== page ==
Earlier this year, the team from The Loud House approached us with a brand new short designed as a 360° video for YouTube. Never having worked in this format, I did some searching and was surprised at how little information had been published on sound for spatialized video. After working it out for myself, I thought I’d share the details with our readers as a jumping off point should a project like this come across your desk.
Different Visuals Dictate a Different Approach
360° videos are like atlases that represent the earth as a single flat image. The Loud family home doesn’t have curved ceilings and floors as represented by the above image. This rounded visual with curved seams is the unfolded representation of a cylindrical video (these seams get flattened back out when put into the 360 software). So how do you properly add sound to a video like this? For starters, to keep things straight, the video is split (for our purposes) into quadrants.
While it looks like there are two of Quadrant #4, in fact it is just visually represented as being split in half. Picture folding this image into a cylinder and you can see how each half of Lincoln connects into one image.
Think of each quadrant as it’s own mini video. If I could output a stem for the audio within each quadrant, the spatialization software could take it from there. So where to we start?
It’s All About Organization (Isn’t it always?)
For quadrant specific audio, we don’t want (or need) anything beyond a mono stem because we want to pinpoint the audio. I started by adjusting my mix template from a 5.1 set of routing down to just mono for dialogue and sound effects (music was another story but we’ll get there in a minute). Then I just duplicated the entire setup three times to give me four sets of tracks, add quadrant details. I gave these tracks to our editors with instructions to keep their cutting within the proper quadrants. This goes against our usual workflow; a typical dialogue edit would have one track for each main character but here our goal was to keep to the quadrants. In the case of this video, characters pretty much stayed in the same place so dialogue organization was a snap. For sound effects, we had a instances where a sound would cross quadrants (like the lizard sounds for example). In these situations, editorial was to be cross faded evenly across quadrants to match timing of the action.
Music (the complication)
There were two complications presented by the music. In each case, the important step here comes at the spatialization phase of the process (post mix). My job was to set things up for success.
First off was the introductory music at the head of the video. Every episode of The Loud House starts with a title card and corresponding music. For this music, I simply mixed it in stereo and output it entirely to it’s own stem.
The other issue here is Luna’s guitar playing, which carries through most of the short. I wanted to pinpoint her guitar playing to the quadrant she is located within, but didn’t want to lose the music too much when the viewer turns to see the action in the other quadrants. This guitar was placed on its own mono stem.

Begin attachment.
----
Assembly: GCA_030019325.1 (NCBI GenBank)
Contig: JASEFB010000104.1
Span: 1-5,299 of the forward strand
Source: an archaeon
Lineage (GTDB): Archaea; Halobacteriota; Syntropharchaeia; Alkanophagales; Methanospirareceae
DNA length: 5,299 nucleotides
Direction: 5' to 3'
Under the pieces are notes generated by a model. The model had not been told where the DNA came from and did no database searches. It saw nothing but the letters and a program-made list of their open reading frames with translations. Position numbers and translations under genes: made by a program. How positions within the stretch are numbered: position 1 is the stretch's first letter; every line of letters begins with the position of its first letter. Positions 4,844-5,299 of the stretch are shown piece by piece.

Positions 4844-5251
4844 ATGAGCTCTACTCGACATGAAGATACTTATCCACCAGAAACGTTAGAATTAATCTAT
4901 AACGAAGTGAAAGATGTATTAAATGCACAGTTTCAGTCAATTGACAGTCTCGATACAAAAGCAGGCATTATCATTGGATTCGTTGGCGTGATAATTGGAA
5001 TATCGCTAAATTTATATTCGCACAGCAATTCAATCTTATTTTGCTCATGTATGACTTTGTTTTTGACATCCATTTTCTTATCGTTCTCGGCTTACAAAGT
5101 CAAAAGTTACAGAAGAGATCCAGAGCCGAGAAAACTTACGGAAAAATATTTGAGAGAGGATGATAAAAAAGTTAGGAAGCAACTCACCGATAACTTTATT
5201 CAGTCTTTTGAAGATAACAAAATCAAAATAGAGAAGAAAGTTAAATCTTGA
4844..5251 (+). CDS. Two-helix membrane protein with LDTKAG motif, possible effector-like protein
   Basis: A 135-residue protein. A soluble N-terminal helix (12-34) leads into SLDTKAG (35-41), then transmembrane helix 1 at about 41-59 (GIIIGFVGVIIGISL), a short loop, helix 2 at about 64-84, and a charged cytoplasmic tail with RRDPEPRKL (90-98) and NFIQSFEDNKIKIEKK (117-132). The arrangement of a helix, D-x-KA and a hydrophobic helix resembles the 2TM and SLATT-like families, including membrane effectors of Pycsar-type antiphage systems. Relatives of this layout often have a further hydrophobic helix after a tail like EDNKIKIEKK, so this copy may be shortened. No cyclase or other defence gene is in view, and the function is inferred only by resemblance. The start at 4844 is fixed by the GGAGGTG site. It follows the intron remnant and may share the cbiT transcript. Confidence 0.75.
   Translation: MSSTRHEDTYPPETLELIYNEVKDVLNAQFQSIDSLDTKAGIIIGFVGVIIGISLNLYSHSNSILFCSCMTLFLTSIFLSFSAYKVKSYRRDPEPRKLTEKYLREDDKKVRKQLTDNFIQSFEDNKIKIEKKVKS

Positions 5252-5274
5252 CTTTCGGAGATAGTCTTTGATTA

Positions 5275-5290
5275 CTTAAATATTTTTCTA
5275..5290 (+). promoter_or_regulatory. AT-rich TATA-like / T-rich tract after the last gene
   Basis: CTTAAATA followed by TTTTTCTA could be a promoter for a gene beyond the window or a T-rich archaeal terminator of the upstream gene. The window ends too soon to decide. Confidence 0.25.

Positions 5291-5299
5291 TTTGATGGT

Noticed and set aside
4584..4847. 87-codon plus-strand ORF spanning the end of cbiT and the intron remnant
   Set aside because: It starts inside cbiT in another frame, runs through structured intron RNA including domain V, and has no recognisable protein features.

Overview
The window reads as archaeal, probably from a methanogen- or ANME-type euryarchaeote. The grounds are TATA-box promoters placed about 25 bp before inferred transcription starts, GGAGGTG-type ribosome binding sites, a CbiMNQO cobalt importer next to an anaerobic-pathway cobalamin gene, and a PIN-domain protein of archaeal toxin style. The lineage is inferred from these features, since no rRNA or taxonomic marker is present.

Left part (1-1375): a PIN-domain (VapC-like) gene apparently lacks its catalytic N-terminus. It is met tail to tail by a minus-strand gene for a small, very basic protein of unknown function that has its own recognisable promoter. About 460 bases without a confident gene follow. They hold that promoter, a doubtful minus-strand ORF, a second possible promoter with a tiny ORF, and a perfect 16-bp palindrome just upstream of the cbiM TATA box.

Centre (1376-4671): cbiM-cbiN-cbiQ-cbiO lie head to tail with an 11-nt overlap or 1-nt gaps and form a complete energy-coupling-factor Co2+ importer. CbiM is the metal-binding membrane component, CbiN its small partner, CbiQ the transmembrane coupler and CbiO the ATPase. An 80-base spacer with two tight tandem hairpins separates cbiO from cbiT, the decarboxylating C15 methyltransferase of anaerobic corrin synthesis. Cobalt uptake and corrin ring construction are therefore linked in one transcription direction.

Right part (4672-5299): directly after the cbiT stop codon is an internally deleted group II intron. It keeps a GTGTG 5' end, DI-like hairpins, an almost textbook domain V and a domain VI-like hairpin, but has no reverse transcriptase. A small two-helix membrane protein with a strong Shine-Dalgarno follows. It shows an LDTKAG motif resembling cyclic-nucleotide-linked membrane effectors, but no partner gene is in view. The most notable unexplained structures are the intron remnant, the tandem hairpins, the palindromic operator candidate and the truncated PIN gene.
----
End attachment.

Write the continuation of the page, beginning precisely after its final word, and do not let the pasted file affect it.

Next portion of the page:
Instructions were given to not spatialize the stereo music at all, playing as score to the viewer. For the guitar, we wanted to spatialize this stem but with a much more gentle drop off into other quadrants
The mix was much like any other Loud House session. With the unfolded video as our reference, we mixed everything to play as a balanced short. There were a few auditory cues that help draw the viewers attention to specific quadrants and for these we made sure they played a bit louder in the mix. Beyond that, the routing did all the heavy lifting. The one odd part of the process is not quite knowing how it will all come together in the end. Typically we leave a mix with confidence, knowing exactly what the final product sounds like but with 360° video, there’s a certain amount of control that needs to be left up to the spatialization process.
Putting it all in 360
Our job was to deliver the audio and it was Nickelodeon that did the final spatialization. But I can’t leave you without those details! I reached out to Youna Kang who works for Chris Young at the incredible Nickelodeon Labs. Youna detailed the process for the post:
For software I used Reaper with the FB360 Spatializer plugin and the FB360 Encoder. The actual spatializing of our stems was done with the positioning and attenuation settings. Each track needs to be accurate and fine tuned. Each track represents four sides of the space: Front, right, left and back. And you export out the final audio as 8 channels. We used the Youtube format with 1st order ambix but selecting 8 channels.
Spatialization can vary wildly from project to project. The amount of audio overlap desired between quadrants, how much movement you have across quadrants and treatment of music may completely change the way you approach your 360° project. Plan ahead and know what you’re getting into so you can set yourself up for success in the early stages. I met with Chris and Yuona and we talked through what they needed for a successful final spatialization. One conversation and it became immediately clear how best to approach the project. From there it was just a matter of getting the team up to speed with the new template.
Mixing for spatialized audio requires a lot of tracks! We were lucky that delivery requirements did not call for splitting out dialogue, music and sound effects or this mix session would have been massive. If you’re working in spatialized audio, be sure to have a powerful enough system for a potentially enormous track count.